The "Leisure Suit" was in style.

Merle Haggard was in his prime.

The Space Shuttle had not yet flown though man had been to the moon.

The Cold War was still in full swing.

Inflation hit double digits.

Interest rates hit double digits

A peanut farmer was president

"Billy Beer" was invented.

There's few more for ya! A fun read...thanks much! WB


Kathleen Cochran profile image

Kathleen Cochran 4 years ago from Atlanta, Georgia Author

Groovy! Thanks for playing Wayne!


triciajean profile image

triciajean 4 years ago from Bantam, CT

Thank you both, Kathleen and Wayne. Here's a few more.

Women's Consciousness Raising Groups were big.

Hospitals were just beginning to offer pregnant women Lamaze classes and a midwife was someone who practiced out in the hills.

Communes and Political Houses were big, where people lived together in order to change the culture or go march for Civil Rights.

Gays and Lesbians were just beginning to come out.

An able-bodied man could get welfare. (The late 1960s and early 1970s, and the 1930s are the only times the welfare rolls have expanded, apparently due to government fear of civil unrest.)

People mostly died in hospitals or nursing homes. Hospice was still in the future.


Kathleen Cochran profile image

Kathleen Cochran 4 years ago from Atlanta, Georgia Author

I'd forgotten some of those. Thanks for the contribution and welcome to my hubs.


teaches12345 profile image

teaches12345 4 years ago

I so enjoyed reading through this hub and had a good chuckle over some of your mentions. I love your disclaimer. I remember when people thought cancer was contagious by touching and avoided people who had it. I am so thankful for the computer and glad we don't have to use those clunky typewriters. Voted up!


Kathleen Cochran profile image

Kathleen Cochran 4 years ago from Atlanta, Georgia Author

Thanks for joining in!


Justsilvie 4 years ago

Great Hub!

I remember owning a Granny Dresses, short shorts became Hot pants, and the short girls dream come true, Platform shoes, in assorted colors were in my closet. Funny it seems like this was just yesterday.


Kathleen Cochran profile image

Kathleen Cochran 4 years ago from Atlanta, Georgia Author

Welcome Justsilvie! Wasn't it just yesterday? Whenever my 31 year old daughter finds dresses she doesn't like in a store, she asks, "Why won't the 70s go away?"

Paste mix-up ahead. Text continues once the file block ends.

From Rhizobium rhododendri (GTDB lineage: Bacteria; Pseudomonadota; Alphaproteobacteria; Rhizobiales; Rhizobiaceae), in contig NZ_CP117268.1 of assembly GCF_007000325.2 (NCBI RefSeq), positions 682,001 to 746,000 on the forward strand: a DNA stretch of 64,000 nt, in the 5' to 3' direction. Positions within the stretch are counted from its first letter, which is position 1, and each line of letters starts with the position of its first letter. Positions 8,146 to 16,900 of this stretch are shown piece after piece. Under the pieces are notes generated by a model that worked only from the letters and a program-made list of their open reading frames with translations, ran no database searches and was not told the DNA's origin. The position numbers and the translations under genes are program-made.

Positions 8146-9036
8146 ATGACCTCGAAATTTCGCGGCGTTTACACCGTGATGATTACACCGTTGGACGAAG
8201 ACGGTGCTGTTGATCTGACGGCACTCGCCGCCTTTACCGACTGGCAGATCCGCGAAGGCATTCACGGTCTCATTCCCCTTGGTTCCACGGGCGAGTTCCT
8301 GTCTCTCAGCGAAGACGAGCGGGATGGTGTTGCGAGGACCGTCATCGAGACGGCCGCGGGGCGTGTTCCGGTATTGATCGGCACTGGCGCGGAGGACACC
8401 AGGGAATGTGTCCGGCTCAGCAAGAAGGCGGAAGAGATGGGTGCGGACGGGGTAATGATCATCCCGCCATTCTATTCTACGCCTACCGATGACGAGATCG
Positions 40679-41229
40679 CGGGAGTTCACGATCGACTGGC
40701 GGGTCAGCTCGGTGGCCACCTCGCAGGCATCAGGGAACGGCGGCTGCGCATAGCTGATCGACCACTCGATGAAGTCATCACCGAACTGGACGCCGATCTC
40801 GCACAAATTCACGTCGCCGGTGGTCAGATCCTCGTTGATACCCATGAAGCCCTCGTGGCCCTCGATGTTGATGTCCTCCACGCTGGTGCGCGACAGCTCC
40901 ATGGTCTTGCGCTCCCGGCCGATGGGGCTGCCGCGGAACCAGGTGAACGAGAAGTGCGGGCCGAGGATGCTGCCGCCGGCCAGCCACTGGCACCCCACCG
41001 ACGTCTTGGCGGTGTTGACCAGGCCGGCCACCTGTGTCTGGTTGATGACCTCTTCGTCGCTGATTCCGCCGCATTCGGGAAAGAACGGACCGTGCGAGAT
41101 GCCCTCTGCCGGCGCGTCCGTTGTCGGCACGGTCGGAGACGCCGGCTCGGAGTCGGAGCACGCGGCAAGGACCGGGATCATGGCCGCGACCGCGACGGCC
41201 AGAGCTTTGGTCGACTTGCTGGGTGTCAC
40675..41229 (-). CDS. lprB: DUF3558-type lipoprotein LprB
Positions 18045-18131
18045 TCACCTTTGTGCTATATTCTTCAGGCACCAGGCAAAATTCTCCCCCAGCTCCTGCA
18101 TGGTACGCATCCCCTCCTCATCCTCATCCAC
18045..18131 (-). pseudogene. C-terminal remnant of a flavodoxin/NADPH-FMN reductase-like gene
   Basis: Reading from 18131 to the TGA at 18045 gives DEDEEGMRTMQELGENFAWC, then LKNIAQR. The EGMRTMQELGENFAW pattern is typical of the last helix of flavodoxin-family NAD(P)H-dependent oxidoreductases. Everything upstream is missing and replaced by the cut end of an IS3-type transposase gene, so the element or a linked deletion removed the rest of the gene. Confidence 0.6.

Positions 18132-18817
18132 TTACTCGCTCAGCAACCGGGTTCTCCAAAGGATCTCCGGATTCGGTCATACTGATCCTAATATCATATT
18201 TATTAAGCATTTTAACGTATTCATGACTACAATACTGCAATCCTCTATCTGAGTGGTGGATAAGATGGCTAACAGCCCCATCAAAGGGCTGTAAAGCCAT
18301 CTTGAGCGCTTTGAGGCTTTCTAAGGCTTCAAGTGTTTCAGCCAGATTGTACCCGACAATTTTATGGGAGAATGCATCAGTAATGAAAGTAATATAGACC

Green Lotus profile image

Green Lotus 4 years ago from Atlanta, GA

Nicely done. It all seems like yesterday and I remember thinking that my generation would create peace in the world. Im thankful for the strides in technology and medicine, but Im still a bit of a flower child inside.


Kathleen Cochran profile image

Kathleen Cochran 4 years ago from Atlanta, Georgia Author

Welcome to my hubs flower child, I mean, Green Lotus. Thanks for commenting.


phdast7 profile image

phdast7 4 years ago from Atlanta, Georgia

Nehru jackets and obnoxious bell bottoms, often in an unearthly electric lime green! :(

Youth oriented worship music and bands playing at the Sunday evening service in Baptist churches.

Things with VELCRO on them - developed for military applications and then applied to consumer products.

The "Day Old Bread Store." Outlet Stores in general.

Stockings and knee highs in any patterns and colors.

Great fun Hub and SHARING.


Kathleen Cochran profile image

Kathleen Cochran 4 years ago from Atlanta, Georgia Author

And we were friends even way back then! Searching for pix of you in bellbottoms!


phdast7 profile image

phdast7 4 years ago from Atlanta, Georgia

If we are really friends, then please don't search too hard. :)


Kathleen Cochran profile image

Kathleen Cochran 4 years ago from Atlanta, Georgia Author

Roger that.